Kiwi great dies
Martin Crowe succumbs to lymphoma at 53
Martin Crowe, the former New Zealand captain, writer, broadcaster and mentor, has died in Auckland at the age of 53.
Crowe had suffered from lymphoma since 2012, and withdrew from public life in his final months.
“It is with heavy hearts that the family of Martin Crowe, MBE advise his death,” his family said in a statement.
“Diagnosed in September 2014 with terminal double hit lymphoma he passed away peacefully today, Thursday 3rd March in Auckland surrounded by family.
“The family request privacy at this time.”
Widely considered the finest batsman in New Zealand cricket’s history, Crowe debuted against Australia aged 19 in 1982, and quickly established a reputation as the most meticulous of batsmen, his technique widely admired.
In all he would tally a New Zealand record 17 Test centuries, including an innings of 299 against Sri Lanka in Wellington that also stood as the national record until Brendon McCullum overtook it, also at the Basin Reserve.
Arguably Crowe’s finest month was his inventive and inspirational leadership of New Zealand during the 1992 World Cup, when he took an unfancied side to the top of the competition table before a narrow defeat to eventual champions Pakistan in the semi-final at Eden Park. This performance confounded many, not least the co-hosts Australia who were completely overshadowed by Crowe’s tactics and skill during the opening match of the tournament.
Knee problems were to curtail Crowe thereafter, and he retired from the game in 1995, aged only 33. His post-playing life was to be equally rich and constructive.
He worked often as a television commentator, and was also visionary in his invention of a third format for the game, Cricket Max, that served as a precursor to Twenty20.
In 2011, Crowe made the bold decision to attempt a return to cricket at the age of 48, turning out for his local club side Cornwall with a view to playing again for Auckland. He was to be curtailed not by slowed reflexes but a series of soft tissue injuries.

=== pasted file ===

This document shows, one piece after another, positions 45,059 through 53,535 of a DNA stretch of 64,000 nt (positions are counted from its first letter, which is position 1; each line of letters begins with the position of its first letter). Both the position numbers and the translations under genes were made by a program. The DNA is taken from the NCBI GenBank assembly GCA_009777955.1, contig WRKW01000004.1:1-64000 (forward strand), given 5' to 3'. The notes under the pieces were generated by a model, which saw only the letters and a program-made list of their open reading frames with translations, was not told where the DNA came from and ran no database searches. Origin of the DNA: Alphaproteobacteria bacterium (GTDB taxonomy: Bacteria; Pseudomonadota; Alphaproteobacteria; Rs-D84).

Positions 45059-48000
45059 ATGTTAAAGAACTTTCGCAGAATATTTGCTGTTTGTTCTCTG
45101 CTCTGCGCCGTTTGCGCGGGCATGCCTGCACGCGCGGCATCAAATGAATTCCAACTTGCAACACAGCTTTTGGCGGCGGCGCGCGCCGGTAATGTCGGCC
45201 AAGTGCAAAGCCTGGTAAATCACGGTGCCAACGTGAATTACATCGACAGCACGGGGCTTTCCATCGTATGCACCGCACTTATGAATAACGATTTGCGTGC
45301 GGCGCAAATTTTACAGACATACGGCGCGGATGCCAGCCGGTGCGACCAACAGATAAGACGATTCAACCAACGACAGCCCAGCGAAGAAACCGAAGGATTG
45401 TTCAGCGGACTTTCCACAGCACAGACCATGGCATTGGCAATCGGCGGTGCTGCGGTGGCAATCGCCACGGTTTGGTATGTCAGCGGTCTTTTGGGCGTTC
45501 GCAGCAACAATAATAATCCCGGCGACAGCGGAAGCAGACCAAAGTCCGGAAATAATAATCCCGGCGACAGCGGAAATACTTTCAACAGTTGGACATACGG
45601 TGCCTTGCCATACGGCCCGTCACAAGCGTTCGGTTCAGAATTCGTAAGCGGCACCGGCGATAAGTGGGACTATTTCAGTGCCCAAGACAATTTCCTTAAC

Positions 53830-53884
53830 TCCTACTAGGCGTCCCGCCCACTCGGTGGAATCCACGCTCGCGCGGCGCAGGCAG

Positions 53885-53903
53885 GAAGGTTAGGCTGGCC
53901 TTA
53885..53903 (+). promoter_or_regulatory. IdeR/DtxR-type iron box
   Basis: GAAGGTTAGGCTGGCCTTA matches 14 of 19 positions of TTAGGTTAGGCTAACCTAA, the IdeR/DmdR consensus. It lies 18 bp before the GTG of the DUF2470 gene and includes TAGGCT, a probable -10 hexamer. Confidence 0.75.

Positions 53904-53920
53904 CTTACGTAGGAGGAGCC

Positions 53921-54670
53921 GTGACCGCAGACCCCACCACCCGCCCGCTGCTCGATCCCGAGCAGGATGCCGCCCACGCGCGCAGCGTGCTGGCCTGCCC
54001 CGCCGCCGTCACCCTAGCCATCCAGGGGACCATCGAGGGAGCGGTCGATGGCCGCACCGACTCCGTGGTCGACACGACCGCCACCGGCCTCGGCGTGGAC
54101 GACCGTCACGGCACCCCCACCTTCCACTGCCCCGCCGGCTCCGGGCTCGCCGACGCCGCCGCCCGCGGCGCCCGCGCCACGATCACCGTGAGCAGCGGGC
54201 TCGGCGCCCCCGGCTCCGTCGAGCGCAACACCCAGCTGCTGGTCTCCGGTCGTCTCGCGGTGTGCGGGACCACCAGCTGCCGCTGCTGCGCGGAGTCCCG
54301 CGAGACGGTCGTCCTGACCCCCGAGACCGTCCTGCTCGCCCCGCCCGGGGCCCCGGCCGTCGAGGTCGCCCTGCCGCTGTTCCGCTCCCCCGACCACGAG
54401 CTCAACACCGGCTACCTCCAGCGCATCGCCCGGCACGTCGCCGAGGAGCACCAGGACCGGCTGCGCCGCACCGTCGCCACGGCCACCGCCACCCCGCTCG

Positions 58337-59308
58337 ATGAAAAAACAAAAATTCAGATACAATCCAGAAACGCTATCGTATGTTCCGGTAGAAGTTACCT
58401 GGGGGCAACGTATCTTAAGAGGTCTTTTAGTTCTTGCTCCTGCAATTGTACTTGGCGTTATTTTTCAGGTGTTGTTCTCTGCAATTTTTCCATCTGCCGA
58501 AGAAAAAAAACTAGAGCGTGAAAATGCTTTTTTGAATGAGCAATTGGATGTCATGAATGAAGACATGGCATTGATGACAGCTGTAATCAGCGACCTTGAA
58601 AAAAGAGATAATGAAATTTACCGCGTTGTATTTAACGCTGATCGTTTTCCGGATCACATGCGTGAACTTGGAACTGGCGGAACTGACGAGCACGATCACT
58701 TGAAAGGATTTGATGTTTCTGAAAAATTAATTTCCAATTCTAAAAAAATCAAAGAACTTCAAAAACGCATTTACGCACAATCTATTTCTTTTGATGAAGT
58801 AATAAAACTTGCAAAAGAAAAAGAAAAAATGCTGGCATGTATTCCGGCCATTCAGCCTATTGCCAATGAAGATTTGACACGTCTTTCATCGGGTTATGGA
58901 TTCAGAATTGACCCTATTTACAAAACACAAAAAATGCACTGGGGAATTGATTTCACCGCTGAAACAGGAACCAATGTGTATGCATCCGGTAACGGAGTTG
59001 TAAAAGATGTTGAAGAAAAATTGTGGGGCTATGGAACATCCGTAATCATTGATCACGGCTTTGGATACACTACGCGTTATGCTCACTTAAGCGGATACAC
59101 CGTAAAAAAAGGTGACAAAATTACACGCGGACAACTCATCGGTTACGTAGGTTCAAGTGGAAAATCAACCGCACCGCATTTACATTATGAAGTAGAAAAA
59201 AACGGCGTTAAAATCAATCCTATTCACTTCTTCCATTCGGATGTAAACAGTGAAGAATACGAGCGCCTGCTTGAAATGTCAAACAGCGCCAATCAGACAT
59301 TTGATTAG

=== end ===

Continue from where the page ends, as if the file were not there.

Most valuably he served as a mentor for several members of the New Zealand side, notably Ross Taylor. After his replacement as captain by McCullum in 2012, Taylor leaned heavily upon Crowe as he rebuilt his confidence and career, going on to play brilliantly for a Test double century against Australia in Perth last year, the highest ever score by a visiting batsman in Australia. Michael Clarke, the former Australia captain, was another friend.
Crowe’s influence was also seen in his writing, much of which appeared on ESPNcricinfo, where his advocacy of a more personable era of player behaviour was taken up by McCullum’s team. At the end of the recent Australia series, McCullum noted to team-mates that “we got our soul back”, and Crowe’s influence in this is not to be underestimated.
Despite worsening health as he sought numerous remedies to his lymphoma, Crowe was a welcome presence at last year’s World Cup, where he watched McCullum’s team go one better than the 1992 team by making the final. Crowe was presented with ICC Hall of Fame status during the pool game between New Zealand and Australia in Auckland, and was also present for the final.
One of his last public appearances would take place in April, when he delivered a typically articulate and heartfelt tribute to the retiring Daniel Vettori.
Crowe is survived by his second wife Lorraine Downes, daughter Emma and step-children Hilton and Jasmine.